“Stay, nymph, he cried, I follow not a foe;
Thus from the lion darts the trembling doe:
Thou shunn’st a god, and shunn’st a god that loves.
But think from whom thou dost so rashly fly,
Nor basely born, nor shepherd’s swain am I
—What shall be,
Or is, or ever was in fate I see.
Mine is the invention of the charming lyre;
Sweet notes and heavenly numbers I inspire.
Sure is my bow, unerring is my dart,
But ah! more deadly his, who pierc’d my heart.
Med’cine is mine; what herbs and simples grow
In fields, in forests, all their powers I know,
And am the great physician call’d below.”


The Acts of Apollo

1. He destroyed all the Cyclops, the forgers of Jupiter’s thunderbolts, with his arrows, to revenge the death of Aesculapius, his son, whom Jupiter had killed with thunder, because by the help of his physic he revived the dead. For this act Apollo was cast down from heaven and deprived of his divinity, exposed to the calamities of the world, and commanded to live in banishment upon the earth. In
this distress he was compelled by want to look after Admetus’ cattle; where, it is said, he first invented and formed a harp. After this, Mercury got an opportunity so drive away a few of the cattle of his herd by stealth; and while Apollo complained and threatened to punish him, unless he brought the same cattle back again, his harp was also stolen by the same god; so that his anger was changed to laughter.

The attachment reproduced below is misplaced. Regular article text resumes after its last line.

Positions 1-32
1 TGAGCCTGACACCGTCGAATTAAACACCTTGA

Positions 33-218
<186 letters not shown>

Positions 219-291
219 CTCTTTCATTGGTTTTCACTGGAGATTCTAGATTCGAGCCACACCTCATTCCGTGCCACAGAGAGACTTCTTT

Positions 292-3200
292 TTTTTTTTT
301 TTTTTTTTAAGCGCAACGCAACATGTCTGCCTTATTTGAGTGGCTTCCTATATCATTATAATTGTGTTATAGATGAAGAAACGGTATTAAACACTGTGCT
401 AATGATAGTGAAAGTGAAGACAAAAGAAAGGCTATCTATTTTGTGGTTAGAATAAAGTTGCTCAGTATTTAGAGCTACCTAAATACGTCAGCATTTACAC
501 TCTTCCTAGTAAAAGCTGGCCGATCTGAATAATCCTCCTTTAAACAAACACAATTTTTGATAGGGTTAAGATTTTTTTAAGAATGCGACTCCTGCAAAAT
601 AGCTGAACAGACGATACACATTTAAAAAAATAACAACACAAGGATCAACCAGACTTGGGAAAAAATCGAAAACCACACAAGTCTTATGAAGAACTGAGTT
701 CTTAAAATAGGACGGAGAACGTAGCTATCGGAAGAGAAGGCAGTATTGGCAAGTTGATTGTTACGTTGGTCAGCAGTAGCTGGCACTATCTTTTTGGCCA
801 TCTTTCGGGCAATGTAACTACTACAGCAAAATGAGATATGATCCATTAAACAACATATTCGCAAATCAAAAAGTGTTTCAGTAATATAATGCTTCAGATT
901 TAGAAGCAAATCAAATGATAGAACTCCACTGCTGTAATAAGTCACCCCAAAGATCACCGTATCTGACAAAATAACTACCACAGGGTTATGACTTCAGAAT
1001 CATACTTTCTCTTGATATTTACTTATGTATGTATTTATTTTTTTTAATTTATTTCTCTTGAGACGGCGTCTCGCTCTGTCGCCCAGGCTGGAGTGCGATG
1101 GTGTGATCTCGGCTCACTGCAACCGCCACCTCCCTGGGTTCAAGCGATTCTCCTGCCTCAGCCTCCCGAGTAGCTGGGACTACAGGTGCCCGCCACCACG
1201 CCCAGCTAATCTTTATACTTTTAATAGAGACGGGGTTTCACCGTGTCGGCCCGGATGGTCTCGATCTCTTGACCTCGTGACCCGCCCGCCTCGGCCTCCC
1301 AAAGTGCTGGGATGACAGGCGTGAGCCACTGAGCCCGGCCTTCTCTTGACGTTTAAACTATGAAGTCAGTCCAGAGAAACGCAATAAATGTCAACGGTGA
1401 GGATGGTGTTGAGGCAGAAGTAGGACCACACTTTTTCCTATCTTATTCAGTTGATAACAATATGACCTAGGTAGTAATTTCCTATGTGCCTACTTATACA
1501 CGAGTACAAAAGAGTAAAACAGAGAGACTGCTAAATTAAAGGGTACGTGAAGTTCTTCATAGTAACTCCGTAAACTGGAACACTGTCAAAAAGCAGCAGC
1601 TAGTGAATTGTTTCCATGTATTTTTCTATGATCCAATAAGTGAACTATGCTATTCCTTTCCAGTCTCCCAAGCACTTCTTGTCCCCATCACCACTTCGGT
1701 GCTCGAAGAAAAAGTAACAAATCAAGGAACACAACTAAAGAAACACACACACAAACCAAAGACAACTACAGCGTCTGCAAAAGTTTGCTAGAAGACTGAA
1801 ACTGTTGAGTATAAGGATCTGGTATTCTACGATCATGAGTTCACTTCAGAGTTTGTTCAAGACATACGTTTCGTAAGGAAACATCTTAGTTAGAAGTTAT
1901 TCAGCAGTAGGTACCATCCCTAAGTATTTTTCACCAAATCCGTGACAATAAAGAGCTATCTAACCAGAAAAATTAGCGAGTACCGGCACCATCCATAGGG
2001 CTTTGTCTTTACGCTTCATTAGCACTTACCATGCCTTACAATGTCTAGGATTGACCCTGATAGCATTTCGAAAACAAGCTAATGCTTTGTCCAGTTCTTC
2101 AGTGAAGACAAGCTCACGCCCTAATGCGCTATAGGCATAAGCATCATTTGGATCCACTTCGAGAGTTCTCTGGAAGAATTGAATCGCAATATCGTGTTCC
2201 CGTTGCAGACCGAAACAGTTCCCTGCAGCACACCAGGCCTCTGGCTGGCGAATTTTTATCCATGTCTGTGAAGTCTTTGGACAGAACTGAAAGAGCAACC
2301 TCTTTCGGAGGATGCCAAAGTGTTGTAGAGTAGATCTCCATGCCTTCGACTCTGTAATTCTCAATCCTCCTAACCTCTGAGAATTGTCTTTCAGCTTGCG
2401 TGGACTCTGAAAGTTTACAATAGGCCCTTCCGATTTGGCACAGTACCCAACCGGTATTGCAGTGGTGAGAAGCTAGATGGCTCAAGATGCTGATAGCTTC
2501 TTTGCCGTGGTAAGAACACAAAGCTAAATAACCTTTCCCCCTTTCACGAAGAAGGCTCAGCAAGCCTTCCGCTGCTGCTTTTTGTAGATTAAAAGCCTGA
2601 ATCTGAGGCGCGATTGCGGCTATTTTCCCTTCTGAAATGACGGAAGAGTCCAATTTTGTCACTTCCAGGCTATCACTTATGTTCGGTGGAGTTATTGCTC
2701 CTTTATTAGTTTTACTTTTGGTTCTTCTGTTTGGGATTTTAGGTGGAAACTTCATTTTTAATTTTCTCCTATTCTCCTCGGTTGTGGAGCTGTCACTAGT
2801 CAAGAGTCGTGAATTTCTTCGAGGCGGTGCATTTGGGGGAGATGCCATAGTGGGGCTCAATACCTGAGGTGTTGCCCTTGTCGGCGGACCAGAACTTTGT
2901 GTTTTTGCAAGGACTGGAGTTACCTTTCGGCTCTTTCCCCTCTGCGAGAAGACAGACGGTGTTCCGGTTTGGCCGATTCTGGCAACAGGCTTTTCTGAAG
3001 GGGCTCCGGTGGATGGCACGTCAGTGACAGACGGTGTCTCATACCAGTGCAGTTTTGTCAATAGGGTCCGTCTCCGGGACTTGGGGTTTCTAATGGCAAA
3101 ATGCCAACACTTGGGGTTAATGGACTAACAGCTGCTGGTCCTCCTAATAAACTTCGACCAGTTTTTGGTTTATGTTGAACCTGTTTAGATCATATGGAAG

Apollo and Daphne

2. He raised the walls of the city of Troy, by the music of his harp alone; if we may believe the poet:

“Troy you shall see, and walls divine admire;
Built by the music of Apollo’s lyre.”


Some say that there was a stone, upon which Apollo only laid down his harp, and the stone by the touch became so melodious, that whenever it was struck with another stone, it sounded like a harp.

3. By misfortune he killed Hyacinthus, a boy that he loved. For, while Hyacinthus and he were playing together at quoits, Zephyrus was enraged, because Apollo was better beloved by Hyacinthus than himself; and, having an opportunity of revenge, he blew the quoit that Apollo cast, against the head of Hyacinthus, by which blow he fell down dead. Apollo caused the blood of the youth, that was spilt upon the earth, to produce flowers called violets, as Ovid finely expresses:

“Behold the blood, which late the grass had dy’d,
Was now no blood; from which a flower full blown,
Far brighter than the Tyrian scarlet shone,
Which seem’d the same, or did resemble right
A lily, changing but the red to white.”


Besides, he was passionately fond of Cyparissus, another boy, who, when he had unfortunately killed a fine deer, which he exceedingly loved and had brought up from its birth, was so melancholy for his misfortune, that he constantly bewailed the loss of his deer, and refused all comfort. Apollo, because he begged of the god that his mourning might he made perpetual, in pity changed him into a cypress tree, the branches of which were always used at funerals.

“Implores that he might never cease to mourn,
When Phoebus sighing, I for thee will mourn,
Mourn thou for others, hearses still adorn.”